Today at Jamboree I attended Buddhist, Sikh, and Latter-day Saint services, but I missed the big one. The Catholic Mass filled the hillside at the AT&T Summit Stadium with nearly 7,500 Jamboree participants. I watched in amazement as so many youth would set aside time to do their duty to God. 

Later in the day I found Scouters that shared Archbishop Christophe Pierre’s message with me. In his homily, he said that Scouting develops generosity, service and fraternity, which are all values needed our our world today.

“These values are the antidote to the selfishness and individualism of our society …Scouting also encourages you to work together as a team, to share adventures, and to have a greater vision of life and creation,” the Crux reported.

Archbishop Pierre shared Pope Francis’s prayers for and his “personal closeness to all gathered” at the Jamboree and then recounted his own years in Scouting in France. 

In his message, he said “amid the beauty of creation, Scouts ponder the God who made all things and who invites us to a relationship with Him. Scouting demands that we do our duty toward God, including worshipping him.”

“We have a God who cares for us and he sent his Son to be born, not in power and majesty, but in poverty and weakness – as a child to teach [us] about the kingdom of his father, …It was not a kingdom of power or violence, but one of justice, love, and truth. To teach the crowds, Jesus told parables – stories – just like we share stories in Scouting. Jesus’ stories point us to something new, something beyond this world.”

“Jesus reminds us of the need to be vigilant – to stay awake, to be vigilant and keep watch, to be ready to preserve the grace we first received in baptism,” Pierre continued. “Scouts know about staying awake and keeping vigil by the campfire; about being ready and alert; about watching for danger. We need to do the same with our souls, guarding them from the enemy.

“After keeping watch over our souls, we can look to the needs of others, as a church that goes forth… Our own commitment to holiness, to our neighbor, to the environment, and to being honest and decent can be an antidote for our culture and world.”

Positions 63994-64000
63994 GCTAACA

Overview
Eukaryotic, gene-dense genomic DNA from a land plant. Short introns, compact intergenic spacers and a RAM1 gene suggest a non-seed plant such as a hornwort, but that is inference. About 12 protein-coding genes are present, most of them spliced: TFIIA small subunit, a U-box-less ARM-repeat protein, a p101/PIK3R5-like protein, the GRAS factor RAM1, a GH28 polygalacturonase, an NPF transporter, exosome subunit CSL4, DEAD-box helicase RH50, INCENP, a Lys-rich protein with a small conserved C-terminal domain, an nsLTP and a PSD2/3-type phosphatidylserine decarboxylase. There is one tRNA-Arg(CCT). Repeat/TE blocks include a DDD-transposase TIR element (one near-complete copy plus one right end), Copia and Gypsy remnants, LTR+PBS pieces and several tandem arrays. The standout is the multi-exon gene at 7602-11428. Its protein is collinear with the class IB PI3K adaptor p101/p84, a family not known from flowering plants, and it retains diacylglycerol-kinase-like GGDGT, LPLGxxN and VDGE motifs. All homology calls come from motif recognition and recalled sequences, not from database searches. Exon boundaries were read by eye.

He said Scouting, “cultivates in young people a real spirit of adventure, a zeal for exploration and for mission. The Lord is counting on you.”  He added, “The Holy Father is asking you, the Scouts, to be vigilant – to look out for your brothers and sisters and to be patient… The important thing is to persevere, to not give up in your mission and to not give up on others, hoping that they might have new life.”

THe Crux reported his words, “Scouts are called to be ‘leaven’ in a world today that ‘is plagued by isolation, selfishness and individualism. In contrast, Scouts know something about being together, including others, and teamwork. Everyone must contribute something.’”

He closed with the Scout Prayer that he had learned as a Scout in his youth. He asked the Scouts to make the prayer their own by reciting it first in French and then in English:

“O Lord, teach me to be generous;
To serve you as you deserve;
To give and not to count the cost;
To fight and not to heed the wounds;
To labor and not to seek for rest;
To toil and not to seek any reward;
Except that of knowing that I am doing your holy will.”

This story incorporated wire reports from the Associated Press, Crux staff and the Voice of Scouting writing team.

Darryl Alder
Darryl is a retired career Scouter with more than 30 years of service. These days he is a Scouting Ambassador and serves on the Council Membership and Marketing Committee. However, his pride in Scouting is his volunteer service as an Associate Advisor, Varsity Scout Coach, Scoutmaster, Cubmaster, Chartered Organization Representative, and Commissioner.

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